Charles Dickens

'--Like this?' said Hugh, giving his cudgel one of those skilful flourishes, in which the rustic of that time delighted. 'Whoop!'

'--Or that,' returned John Grueby, beating down his guard with his whip, and striking him on the head with its butt end. 'Yes, I played a little once. You wear your hair too long; I should have cracked your crown if it had been a little shorter.'

It was a pretty smart, loud-sounding rap, as it was, and evidently astonished Hugh; who, for the moment, seemed disposed to drag his new acquaintance from his saddle. But his face betokening neither malice, triumph, rage, nor any lingering idea that he had given him offence; his eyes gazing steadily in the old direction, and his manner being as careless and composed as if he had merely brushed away a fly; Hugh was so puzzled, and so disposed to look upon him as a customer of almost supernatural toughness, that he merely laughed, and cried 'Well done!' then, sheering off a little, led the way in silence.

Before the lapse of many minutes the party halted at the Maypole door. Lord George and his secretary quickly dismounting, gave their horses to their servant, who, under the guidance of Hugh, repaired to the stables. Right glad to escape from the inclemency of the night, they followed Mr Willet into the common room, and stood warming themselves and drying their clothes before the cheerful fire, while he busied himself with such orders and preparations as his guest's high quality required.

As he bustled in and out of the room, intent on these arrangements, he had an opportunity of observing the two travellers, of whom, as yet, he knew nothing but the voice. The lord, the great personage who did the Maypole so much honour, was about the middle height, of a slender make, and sallow complexion, with an aquiline nose, and long hair of a reddish brown, combed perfectly straight and smooth about his ears, and slightly powdered, but without the faintest vestige of a curl. He was attired, under his greatcoat, in a full suit of black, quite free from any ornament, and of the most precise and sober cut. The gravity of his dress, together with a certain lankness of cheek and stiffness of deportment, added nearly ten years to his age, but his figure was that of one not yet past thirty. As he stood musing in the red glow of the fire, it was striking to observe his very bright large eye, which betrayed a restlessness of thought and purpose, singularly at variance with the studied composure and sobriety of his mien, and with his quaint and sad apparel. It had nothing harsh or cruel in its expression; neither had his face, which was thin and mild, and wore an air of melancholy; but it was suggestive of an indefinable uneasiness; which infected those who looked upon him, and filled them with a kind of pity for the man: though why it did so, they would have had some trouble to explain.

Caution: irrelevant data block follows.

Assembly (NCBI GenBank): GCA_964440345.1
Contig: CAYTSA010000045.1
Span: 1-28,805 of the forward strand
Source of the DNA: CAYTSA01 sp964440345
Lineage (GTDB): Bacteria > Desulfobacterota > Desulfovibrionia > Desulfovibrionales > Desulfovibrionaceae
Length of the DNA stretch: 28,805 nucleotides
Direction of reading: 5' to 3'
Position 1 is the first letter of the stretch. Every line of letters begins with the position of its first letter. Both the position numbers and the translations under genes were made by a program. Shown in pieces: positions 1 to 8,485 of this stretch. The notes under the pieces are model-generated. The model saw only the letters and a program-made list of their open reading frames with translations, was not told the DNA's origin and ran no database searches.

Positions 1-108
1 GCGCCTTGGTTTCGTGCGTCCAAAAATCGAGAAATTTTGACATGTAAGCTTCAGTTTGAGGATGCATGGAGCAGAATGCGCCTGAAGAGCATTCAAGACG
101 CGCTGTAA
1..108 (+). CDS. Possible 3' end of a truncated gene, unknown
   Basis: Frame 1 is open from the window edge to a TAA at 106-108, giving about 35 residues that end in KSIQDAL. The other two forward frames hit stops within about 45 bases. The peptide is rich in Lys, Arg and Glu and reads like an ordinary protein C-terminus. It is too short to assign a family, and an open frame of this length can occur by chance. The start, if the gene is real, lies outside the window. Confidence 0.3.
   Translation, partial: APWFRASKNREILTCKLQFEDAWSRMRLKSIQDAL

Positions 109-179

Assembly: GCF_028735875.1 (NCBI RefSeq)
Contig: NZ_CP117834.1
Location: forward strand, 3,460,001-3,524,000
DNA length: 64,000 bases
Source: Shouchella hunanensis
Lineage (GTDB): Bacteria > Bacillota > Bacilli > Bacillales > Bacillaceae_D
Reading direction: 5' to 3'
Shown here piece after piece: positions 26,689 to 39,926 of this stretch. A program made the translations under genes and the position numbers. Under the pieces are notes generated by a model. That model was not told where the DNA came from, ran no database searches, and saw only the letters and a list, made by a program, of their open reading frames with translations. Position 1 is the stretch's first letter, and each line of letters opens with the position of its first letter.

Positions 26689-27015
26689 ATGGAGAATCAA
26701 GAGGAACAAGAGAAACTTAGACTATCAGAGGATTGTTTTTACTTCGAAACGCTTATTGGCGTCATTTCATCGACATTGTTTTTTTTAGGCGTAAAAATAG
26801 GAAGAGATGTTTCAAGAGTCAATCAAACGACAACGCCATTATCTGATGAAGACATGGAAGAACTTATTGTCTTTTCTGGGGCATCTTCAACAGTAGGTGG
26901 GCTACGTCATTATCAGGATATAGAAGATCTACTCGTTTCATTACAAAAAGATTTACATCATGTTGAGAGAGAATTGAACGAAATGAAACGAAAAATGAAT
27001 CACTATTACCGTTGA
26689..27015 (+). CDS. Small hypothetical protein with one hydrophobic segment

Gashford, the secretary, was taller, angularly made, high- shouldered, bony, and ungraceful. His dress, in imitation of his superior, was demure and staid in the extreme; his manner, formal and constrained. This gentleman had an overhanging brow, great hands and feet and ears, and a pair of eyes that seemed to have made an unnatural retreat into his head, and to have dug themselves a cave to hide in. His manner was smooth and humble, but very sly and slinking. He wore the aspect of a man who was always lying in wait for something that WOULDN'T come to pass; but he looked patient--very patient--and fawned like a spaniel dog. Even now, while he warmed and rubbed his hands before the blaze, he had the air of one who only presumed to enjoy it in his degree as a commoner; and though he knew his lord was not regarding him, he looked into his face from time to time, and with a meek and deferential manner, smiled as if for practice.

Such were the guests whom old John Willet, with a fixed and leaden eye, surveyed a hundred times, and to whom he now advanced with a state candlestick in each hand, beseeching them to follow him into a worthier chamber.